Yosi is a mobile patient check-in and communication platform that helps patients skip the paperwork at doctors offices. 


PHOTOS: Jena Cumbo

An excerpt from an interview with Co-founders Hari Prasad, Sathish Gururajan, and Dr. Tal Raviv. 

How did you come across the idea?

That’s where we go back to a ER story. 

ER stories are never fun. 

I spent the last ten years working in business operations in healthcare. I worked for large national insurance companies and I’ve worked for big hospital systems with about 2,000 doctors. Therefore, I’ve been up close to a lot of the transactions that happen between doctors, insurance companies and patients. So, one of my first experiences as a consumer was when I was playing basketball with some of my friends in a backyard. Should have never gone for the dunk. Went for it and the shoulder pops out. My friends and Sathish wheel me to the ER. As a consumer, my first thought is “I’m in the ER…they’re going to first fix my shoulder back in and then ask me the rest of the questions.” But of course I learn that's not how healthcare works. The first thing that gets pushed on to my face was a clipboard. The ER staff told me that I needed to fill out the paperwork before the shoulder could be put back in. I said, “I’m right handed. My right shoulder is out. I don’t think I can write.” They said, “No, no, no. That’s ok. Fill out as much as you can.” It was a four-page form. It drove the message very, very clearly that with all of the things that we’re doing with technology, healthcare is years behind.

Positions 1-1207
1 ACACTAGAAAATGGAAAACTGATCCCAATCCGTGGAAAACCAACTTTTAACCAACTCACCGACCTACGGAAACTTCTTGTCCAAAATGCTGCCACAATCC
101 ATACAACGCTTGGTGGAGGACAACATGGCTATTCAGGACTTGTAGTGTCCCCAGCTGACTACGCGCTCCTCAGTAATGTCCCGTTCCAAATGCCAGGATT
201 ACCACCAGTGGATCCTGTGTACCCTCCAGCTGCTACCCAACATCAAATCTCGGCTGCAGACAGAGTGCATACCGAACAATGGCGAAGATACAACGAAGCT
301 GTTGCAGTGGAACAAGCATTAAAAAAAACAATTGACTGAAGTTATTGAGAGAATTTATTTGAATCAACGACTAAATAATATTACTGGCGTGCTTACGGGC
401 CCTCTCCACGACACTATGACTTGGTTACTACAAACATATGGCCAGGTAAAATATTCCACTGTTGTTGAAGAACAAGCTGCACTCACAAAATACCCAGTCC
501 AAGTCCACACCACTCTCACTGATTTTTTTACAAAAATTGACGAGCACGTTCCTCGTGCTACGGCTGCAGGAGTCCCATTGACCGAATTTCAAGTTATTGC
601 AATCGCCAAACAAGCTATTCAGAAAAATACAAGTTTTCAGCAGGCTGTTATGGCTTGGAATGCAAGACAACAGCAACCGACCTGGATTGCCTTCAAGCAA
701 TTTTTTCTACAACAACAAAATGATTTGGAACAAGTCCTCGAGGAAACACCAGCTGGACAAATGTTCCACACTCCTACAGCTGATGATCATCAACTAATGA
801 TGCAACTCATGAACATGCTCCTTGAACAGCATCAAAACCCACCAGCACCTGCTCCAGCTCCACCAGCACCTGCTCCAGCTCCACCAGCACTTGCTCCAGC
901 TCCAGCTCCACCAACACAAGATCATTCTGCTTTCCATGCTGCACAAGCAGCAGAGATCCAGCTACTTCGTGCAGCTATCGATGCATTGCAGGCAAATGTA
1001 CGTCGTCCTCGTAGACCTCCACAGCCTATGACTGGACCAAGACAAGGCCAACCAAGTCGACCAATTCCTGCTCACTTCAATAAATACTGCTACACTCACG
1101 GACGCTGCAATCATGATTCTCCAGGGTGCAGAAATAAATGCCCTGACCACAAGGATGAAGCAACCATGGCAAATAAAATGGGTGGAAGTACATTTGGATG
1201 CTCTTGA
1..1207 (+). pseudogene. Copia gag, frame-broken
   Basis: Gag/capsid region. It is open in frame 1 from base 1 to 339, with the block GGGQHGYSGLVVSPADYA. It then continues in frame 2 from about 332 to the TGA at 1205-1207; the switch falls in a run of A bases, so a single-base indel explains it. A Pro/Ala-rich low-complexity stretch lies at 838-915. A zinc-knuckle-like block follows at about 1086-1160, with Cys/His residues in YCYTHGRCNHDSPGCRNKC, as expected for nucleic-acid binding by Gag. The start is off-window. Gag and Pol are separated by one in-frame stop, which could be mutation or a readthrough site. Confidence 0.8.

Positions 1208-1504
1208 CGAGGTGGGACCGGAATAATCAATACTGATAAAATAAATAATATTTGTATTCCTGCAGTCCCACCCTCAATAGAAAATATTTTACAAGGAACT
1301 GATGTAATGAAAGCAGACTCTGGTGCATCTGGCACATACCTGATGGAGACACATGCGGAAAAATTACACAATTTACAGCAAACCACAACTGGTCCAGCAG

Tal: I’m an eye surgeon. In the last 15 years, we’ve had technological advancements that are just incredible. The disconnect between what is technologically possible — where we’re cutting up eyes—to whats happening in my front desk is just shocking. It’s a fragmented system, so I’ve always thought that we needed to streamline this. Everything is already there. I knew the problem was the fragmentation of the electronic health records.

What is the biggest challenge you face? Have you seen it more of a challenge to get patients on board or doctors on board or are you hoping that patients come through doctors?

Sathish: Yosi was designed by doctors that understand doctor office workflow. Right from day one, we acknowledged it is important to make it as easy as we can to get physician adoption.  Our web based SaaS platform is designed to support a doctor office workflow and it requires no clunky software installation. Doctors have been thrilled with how Yosi supports their office. Once we got the doctors excited, we are seeing an uptick in patient adoption. Once we start marketing directly to consumers, we expect the growth to be exponential. So to get the doctors on board Yosi with our slick software was the key to overcoming any adoption barriers.

Hari: Yosi is a B2B2C company. We don’t market directly to patients to drive patient engagement, because it’s very difficult both from a marketing perspective for a startup and from patient’s comfort level in putting their personal information onto an app. If someone came up to me and said, “put in your health information…tell me what allergies you have,” I’m going to probably not take them seriously. Going after the patient directly is not the ideal solution for us, which is why we’ve positioned ourselves to partner with doctors offices and practices. There needs to be a shift in consumer confidence about healthcare technology and we believe we are playing a key role in helping the shift.

How have you gone about reaching doctors?